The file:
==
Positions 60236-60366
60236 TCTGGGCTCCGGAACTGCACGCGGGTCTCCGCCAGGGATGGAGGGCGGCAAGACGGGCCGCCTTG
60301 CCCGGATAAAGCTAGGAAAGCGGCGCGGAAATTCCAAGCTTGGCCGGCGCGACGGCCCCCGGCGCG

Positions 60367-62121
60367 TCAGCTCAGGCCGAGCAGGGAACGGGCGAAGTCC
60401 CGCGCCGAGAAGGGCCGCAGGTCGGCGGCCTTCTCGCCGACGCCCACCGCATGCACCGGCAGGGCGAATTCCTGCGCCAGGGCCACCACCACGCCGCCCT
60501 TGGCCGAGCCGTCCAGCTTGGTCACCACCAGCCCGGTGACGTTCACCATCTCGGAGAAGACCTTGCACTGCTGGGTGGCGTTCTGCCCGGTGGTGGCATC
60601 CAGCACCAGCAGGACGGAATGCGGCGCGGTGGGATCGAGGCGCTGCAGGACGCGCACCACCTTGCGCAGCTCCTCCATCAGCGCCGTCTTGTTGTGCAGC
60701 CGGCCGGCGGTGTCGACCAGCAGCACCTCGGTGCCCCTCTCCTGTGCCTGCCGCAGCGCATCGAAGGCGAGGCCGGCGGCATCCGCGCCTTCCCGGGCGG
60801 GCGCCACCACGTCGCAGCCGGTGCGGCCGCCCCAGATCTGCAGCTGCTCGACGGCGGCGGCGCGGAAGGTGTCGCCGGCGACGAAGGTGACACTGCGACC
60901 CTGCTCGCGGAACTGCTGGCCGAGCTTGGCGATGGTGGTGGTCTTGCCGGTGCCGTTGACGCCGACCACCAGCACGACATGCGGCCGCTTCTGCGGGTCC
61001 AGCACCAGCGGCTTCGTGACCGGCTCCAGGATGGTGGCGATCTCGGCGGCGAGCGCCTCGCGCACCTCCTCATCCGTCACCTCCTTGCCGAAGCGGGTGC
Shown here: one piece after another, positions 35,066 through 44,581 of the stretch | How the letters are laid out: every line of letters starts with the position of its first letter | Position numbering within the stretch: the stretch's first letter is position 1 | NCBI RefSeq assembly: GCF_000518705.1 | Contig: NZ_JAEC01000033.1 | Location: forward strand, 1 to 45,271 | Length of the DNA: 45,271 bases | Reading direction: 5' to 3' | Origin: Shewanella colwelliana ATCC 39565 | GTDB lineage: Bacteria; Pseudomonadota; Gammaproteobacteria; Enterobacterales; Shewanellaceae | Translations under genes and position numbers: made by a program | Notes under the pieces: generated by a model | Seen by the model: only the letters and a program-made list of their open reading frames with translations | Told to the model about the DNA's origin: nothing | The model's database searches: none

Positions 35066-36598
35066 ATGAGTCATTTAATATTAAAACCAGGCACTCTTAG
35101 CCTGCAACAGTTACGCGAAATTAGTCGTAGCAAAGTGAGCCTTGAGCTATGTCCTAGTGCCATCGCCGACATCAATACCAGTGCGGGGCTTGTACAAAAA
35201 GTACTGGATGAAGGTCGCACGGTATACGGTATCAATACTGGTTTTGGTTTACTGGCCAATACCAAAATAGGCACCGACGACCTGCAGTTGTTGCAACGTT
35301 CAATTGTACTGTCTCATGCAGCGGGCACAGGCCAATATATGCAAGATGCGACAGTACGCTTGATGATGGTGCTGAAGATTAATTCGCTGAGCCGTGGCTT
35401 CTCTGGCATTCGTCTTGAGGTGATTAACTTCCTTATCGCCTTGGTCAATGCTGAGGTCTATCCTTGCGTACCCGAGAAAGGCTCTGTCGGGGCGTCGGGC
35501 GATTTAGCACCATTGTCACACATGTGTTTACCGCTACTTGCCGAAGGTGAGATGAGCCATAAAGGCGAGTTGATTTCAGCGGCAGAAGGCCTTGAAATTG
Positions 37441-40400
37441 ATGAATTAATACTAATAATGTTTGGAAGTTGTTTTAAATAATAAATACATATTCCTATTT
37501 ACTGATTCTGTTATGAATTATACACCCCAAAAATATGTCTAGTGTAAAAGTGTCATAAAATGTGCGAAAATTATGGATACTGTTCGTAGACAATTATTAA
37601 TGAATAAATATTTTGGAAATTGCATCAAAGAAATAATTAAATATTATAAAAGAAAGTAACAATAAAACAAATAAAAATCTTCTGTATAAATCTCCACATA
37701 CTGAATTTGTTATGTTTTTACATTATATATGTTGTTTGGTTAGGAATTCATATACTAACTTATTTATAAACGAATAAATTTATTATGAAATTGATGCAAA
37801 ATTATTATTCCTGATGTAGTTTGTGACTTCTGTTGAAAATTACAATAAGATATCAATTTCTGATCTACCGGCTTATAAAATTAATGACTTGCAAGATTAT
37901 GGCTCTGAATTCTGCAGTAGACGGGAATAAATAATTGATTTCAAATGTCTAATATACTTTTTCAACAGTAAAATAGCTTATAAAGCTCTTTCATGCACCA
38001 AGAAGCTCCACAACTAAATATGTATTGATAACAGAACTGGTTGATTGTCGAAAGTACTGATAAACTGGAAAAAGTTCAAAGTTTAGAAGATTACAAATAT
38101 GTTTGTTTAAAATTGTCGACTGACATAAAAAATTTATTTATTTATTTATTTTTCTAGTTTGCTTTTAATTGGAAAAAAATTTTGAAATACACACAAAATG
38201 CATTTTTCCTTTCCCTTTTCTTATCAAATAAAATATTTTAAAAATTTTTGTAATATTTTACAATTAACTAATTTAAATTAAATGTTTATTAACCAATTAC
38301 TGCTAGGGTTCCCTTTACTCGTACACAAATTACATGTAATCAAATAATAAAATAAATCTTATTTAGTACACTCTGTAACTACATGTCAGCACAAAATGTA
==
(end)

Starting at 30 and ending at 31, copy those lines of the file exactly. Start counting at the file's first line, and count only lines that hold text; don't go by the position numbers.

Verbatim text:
38201 CATTTTTCCTTTCCCTTTTCTTATCAAATAAAATATTTTAAAAATTTTTGTAATATTTTACAATTAACTAATTTAAATTAAATGTTTATTAACCAATTAC
38301 TGCTAGGGTTCCCTTTACTCGTACACAAATTACATGTAATCAAATAATAAAATAAATCTTATTTAGTACACTCTGTAACTACATGTCAGCACAAAATGTA